How to Avoid the 5 Most Common Travel Illnesses

Few things are more enjoyable than packing up and taking off for an extended vacation, whether you are visiting a well-loved haunt or someplace completely new. So many adventures await you, and the anticipation of trying new activities, meeting new people, and trying new foods can be exhilarating. However, all of these activities might result in a travel illness, and some of these can be dangerous. While not all illnesses are 100 percent preventable, there are a few things you can do to avoid them.

1. Wear Insect Repellent

Many illnesses can be spread by biting insects, such as mosquitoes, ticks, and even bedbugs. A few mosquito-borne diseases, such as the new Zika virus and West Nile Disease can be debilitating and even deadly for infants and the elderly, so making yourself as unappealing to insects as possible is important. Repellents containing DEET have been approved by the U.S. Environmental Protection Agency and are generally considered to be effective. Before you apply bug repellent, read the instructions carefully to ensure you are completely protected.

2. Wash Your Hands

Washing your hands often while you are traveling can help keep cold and flu germs at bay. Touching doorknobs, counters in public bathrooms, railings, and other public items can transfer these germs to your skin and then invade if you touch your eyes or mouth. Wash your hands before and after eating, if you touch a number of surfaces in a public place, or if you shake hands with strangers. If you cannot find a bathroom, look for a sanitation station or carry a travel size hand sanitizer with you.

3. Wear Appropriate Clothing

If you plan on venturing into the wild during your vacation, then wearing the right kind of clothing can help you prevent illnesses that are transferred by fleas and ticks, such as Lyme Disease. If you go hiking in locations with tall grass, wear hiking boots and thick socks to prevent ticks from attaching. Long sleeves and pants should be worn at dusk during warm weather, especially after a rainfall, to protect yourself from mosquitos.

4. Bring Along Your Own Snacks

If you must travel by plane or boat during your vacation, bringing along your snacks may help you avoid food-borne illnesses resulting from improperly handling of unwrapped items. These types of sicknesses are quite common where people are in confined spaces and eating food that comes from all one source. One illness that occurs most often, called norovirus, affects thousands of people per year and has even caused entire cruises to be cancelled during especially intense outbreaks.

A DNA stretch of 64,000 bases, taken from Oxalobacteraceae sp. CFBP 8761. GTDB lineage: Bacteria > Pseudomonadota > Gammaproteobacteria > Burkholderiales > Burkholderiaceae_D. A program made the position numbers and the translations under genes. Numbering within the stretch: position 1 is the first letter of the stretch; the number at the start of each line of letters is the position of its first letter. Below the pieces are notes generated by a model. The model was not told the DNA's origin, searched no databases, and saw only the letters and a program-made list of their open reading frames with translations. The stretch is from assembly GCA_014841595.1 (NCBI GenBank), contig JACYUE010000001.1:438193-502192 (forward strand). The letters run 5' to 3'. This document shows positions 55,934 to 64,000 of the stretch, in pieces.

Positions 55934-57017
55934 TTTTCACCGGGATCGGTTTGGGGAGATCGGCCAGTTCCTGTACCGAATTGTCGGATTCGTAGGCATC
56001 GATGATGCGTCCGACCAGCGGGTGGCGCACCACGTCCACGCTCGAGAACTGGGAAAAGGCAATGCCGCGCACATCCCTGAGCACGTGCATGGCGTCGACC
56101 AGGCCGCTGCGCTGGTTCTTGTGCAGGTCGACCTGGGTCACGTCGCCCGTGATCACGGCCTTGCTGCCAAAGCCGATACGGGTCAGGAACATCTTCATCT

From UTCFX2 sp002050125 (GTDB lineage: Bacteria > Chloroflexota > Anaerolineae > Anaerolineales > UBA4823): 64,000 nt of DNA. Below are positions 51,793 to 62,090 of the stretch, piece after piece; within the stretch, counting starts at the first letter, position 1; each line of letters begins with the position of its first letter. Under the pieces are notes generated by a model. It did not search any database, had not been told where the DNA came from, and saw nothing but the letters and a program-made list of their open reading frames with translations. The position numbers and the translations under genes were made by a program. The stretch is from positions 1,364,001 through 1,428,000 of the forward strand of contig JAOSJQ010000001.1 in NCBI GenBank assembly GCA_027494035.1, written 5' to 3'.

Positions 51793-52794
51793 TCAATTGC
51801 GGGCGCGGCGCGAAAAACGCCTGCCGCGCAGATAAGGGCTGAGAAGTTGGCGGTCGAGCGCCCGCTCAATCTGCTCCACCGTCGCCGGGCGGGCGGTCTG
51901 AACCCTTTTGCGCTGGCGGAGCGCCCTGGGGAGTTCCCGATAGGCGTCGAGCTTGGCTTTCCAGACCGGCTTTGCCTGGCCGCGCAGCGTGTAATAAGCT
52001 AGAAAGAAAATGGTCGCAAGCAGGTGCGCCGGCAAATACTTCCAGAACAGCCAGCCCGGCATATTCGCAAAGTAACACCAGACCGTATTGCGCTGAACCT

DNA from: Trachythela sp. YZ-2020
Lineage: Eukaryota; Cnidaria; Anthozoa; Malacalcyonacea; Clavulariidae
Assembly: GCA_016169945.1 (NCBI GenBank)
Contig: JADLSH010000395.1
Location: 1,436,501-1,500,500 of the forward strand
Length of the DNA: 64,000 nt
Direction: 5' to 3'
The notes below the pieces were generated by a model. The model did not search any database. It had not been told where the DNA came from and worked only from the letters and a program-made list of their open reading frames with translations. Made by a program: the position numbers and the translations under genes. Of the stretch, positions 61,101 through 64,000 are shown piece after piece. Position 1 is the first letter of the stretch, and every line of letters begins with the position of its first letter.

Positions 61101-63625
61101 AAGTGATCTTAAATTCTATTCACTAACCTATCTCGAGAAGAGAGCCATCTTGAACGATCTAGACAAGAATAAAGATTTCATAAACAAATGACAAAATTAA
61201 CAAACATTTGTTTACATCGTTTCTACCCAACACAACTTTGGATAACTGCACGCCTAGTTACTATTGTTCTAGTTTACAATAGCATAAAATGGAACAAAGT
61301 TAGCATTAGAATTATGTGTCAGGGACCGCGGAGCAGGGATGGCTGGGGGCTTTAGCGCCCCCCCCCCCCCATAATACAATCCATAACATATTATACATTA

Bringing your own snacks can especially help protect your children, whose immune systems might be more susceptible to food-borne bacteria. For example, if you must take a boat ride that lasts more than a few hours, bring along a bag of Hamptoncreek Just Peanut Butter Cookies for them to munch on. Not only are these cookies low in sugar and made without saturated fat or preservatives, they can provide a safe and healthy alternative to a tour boat’s snack bar or questionable airline food.

5. Watch the Water

One of the most common illnesses you can contract while traveling is diarrhea, and its greatest cause is from contaminated water. While you probably already know about the risk of drinking water in certain areas of the world, the truth is that bacteria can hide in local water sources as well. You may not expect this problem in the ice restaurants put in your drink. Hotel ice and crushed ice that is used in buffets to keep seafood, dairy, and cheeses cool are also possible sources.

While most cases of diarrhea caused by contaminated water resolve themselves, some can be dangerous, especially for young children or the elderly. To lower the risk of contamination, ask your server to hold the ice and avoid buffets where the ice is discolored or melting, as the bacteria risk increases in this case because it has a greater chance of coming into contact with the food.

Getting sick during your vacation can be a misery, especially when you have to travel to other places once you arrive. It can also ruin your plans and keep you indoors or result in a hefty medical bill when you return back home with a moderately serious issue. However, if you plan accordingly and think before you venture out, eat, or spend time in a public place, you can return home with souvenirs and happy memories, not an illness.

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